3 January 2020
With stricter CO2 emissions rules due to cause financial havoc in 2021, carmakers are increasingly looking at electrifying their fleets in order to avoid fines. The decline in the diesel market has intensified these plans, meaning 2019 was a year full of planning and model launches.
Earlier in the year, Volkswagen Group increased global electric vehicle (EV) production estimates. The group, including the Volkswagen, Audi, Porsche, Skoda and SEAT brands, announced plans to launch 70 full-electric models over the next decade, meaning around 22 million EVs will be available. This is an increase on the 15 million units across 50 models the company originally planned by 2025.
The company is widely regarded as a leader in EV technology, thanks to its MEB platform, which underpins the new ID.3 model, the first mass-market EV the carmaker is producing. The first model rolled off the production line in Zwickau during November, watched by German chancellor Angela Merkel and CEO Herbert Diess. The carmaker plans to sell about 22 million EVs around the world by 2028 and sees the ID.3 as the model to spearhead its campaign.
The MEB platform is also widely sought after in the automotive industry, with VW announcing that it plans to share the technology. The group currently projects a first wave of around 15 million electric vehicles based on the MEB platform.
Ford will be one of the main beneficiaries, announcing a partnership with the German carmaker that will see the two companies share electric and autonomous technologies.
BMW announced plans to advance its rollout of EVs in a bid to convince investors that it can catch its rivals in the race to be a market leader.
Initially, the carmaker planned to release 25 battery-electric vehicle (BEV) or hybrid models by 2025. However, this is now set to take place by 2023, two years earlier than planned. While BMW was one of the first to launch a BEV, the i3, the group is regarded as having lost momentum since that period.
Daimler started production of its first electric vehicle, the EQC, The vehicle is produced at the company’s plant in Bremen, integrated seamlessly into the production facility, alongside the ongoing series production of vehicles with a combustion engine or hybrid drive.
‘With the Mercedes-Benz EQC, we are entering a new era of mobility. It is part of the growing family of all-electric vehicles at Mercedes-Benz and combines brand-defining features such as quality, safety and comfort,’ states Britta Seeger, Member of the Board of Management of Daimler AG responsible for Mercedes-Benz Car Sales.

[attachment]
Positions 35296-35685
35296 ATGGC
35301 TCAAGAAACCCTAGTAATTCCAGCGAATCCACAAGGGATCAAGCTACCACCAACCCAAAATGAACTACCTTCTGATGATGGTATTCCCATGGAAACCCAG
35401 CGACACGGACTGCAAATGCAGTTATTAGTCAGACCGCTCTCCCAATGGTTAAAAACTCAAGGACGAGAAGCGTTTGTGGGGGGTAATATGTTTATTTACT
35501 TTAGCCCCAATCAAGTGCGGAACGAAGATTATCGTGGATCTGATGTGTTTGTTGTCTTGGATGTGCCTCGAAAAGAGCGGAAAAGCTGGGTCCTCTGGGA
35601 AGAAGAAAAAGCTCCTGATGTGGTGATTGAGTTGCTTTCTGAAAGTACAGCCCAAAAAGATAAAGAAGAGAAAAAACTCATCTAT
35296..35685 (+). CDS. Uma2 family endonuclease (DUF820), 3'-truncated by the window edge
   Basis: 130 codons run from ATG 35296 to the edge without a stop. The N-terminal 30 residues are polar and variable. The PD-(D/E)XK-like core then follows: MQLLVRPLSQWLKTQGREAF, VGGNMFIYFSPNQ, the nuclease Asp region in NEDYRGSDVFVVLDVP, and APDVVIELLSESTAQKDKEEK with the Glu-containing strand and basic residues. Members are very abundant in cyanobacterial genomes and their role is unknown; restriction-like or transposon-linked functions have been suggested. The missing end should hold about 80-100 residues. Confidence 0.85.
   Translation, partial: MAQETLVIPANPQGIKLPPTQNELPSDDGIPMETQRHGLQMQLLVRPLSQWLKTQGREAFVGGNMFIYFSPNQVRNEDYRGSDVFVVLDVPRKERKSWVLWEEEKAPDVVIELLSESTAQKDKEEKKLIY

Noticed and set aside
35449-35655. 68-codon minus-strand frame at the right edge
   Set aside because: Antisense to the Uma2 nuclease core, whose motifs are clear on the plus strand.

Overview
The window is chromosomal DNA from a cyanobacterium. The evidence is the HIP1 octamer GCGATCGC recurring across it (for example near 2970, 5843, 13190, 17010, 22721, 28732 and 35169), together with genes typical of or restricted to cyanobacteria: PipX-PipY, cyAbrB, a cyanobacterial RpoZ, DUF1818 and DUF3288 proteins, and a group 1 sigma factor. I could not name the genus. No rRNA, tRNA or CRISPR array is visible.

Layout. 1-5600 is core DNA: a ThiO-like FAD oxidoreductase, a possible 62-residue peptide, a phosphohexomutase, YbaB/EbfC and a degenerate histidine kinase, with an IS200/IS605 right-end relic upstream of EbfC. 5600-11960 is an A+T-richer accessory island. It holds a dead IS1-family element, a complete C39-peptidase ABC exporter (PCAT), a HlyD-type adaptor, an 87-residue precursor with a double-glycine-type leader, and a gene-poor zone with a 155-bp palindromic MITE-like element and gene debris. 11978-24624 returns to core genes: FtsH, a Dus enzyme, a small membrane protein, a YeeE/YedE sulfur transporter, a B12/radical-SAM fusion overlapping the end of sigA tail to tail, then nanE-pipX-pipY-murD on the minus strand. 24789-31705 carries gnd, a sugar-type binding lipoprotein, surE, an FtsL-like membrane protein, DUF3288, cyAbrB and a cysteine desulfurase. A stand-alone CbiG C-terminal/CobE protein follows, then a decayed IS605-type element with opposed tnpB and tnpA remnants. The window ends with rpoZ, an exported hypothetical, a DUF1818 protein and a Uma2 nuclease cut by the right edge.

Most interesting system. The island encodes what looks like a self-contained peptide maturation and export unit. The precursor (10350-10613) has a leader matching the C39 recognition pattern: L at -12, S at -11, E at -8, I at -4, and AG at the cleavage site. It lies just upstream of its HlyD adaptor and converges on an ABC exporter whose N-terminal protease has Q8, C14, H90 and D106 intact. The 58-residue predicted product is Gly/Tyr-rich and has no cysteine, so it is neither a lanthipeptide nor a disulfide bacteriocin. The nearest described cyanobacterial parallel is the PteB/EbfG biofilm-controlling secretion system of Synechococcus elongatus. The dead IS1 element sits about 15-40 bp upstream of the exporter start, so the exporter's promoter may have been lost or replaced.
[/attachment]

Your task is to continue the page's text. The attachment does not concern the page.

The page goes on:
Audi too began production of its e-tron SUV and has announced a new entry-level version of its first EV as it looks to make the technology more affordable for customers.
The new version, the e-tron 50 Quattro, still features two electric motors but has a smaller battery that produces 230kW output. The carmaker suggests the model has a range of more than 300km and will be priced to qualify for the German environmental bonus.
The new establishment will look to forge ahead with battery research throughout the continent and hopes to remove the reliance of continental manufacturers on Asian suppliers of electric vehicle technology. The new consortium is led by the Volkswagen Group and the Swedish battery producer Northvolt.
Meanwhile, France and Germany asked the European Commission to approve state subsidies for a cross-border battery-cell consortium.
The plans involve PSA Group and its German subsidiary Opel, as well as Total’s Saft. An estimated €1.7 billion has been earmarked by the two countries to support company alliances that would help protect jobs as the industry shifts away from the internal combustion engine.
Later in the year, Tesla announced plans for an EV facility in Germany. The company will be building its new factory near the country’s capital, Berlin. Tesla will also create ‘an engineering and design centre’ alongside the production plant.
Nissan claimed that with the emergence of 1,000 new electric vehicle (EV) charging point locations, there are now more of these in the UK than filling station forecourts.
The EV pioneer correlated data from the Energy Institute and charge point mapping app Zap-Map to establish that there are now 9,300 EV charging locations compared to 8,400 fuel stations.
The European Automobile Manufacturers’ Association (ACEA) warned that a severe lack and unbalanced distribution of charging points is putting consumers off buying electric vehicles (EVs).
In 2018, there were some 150,000 charging points for electric vehicles in the EU. At least two million will be needed by 2025, according to conservative estimates by the European Commission. That means there should be, at a very minimum, a twelve-fold increase within the next five years.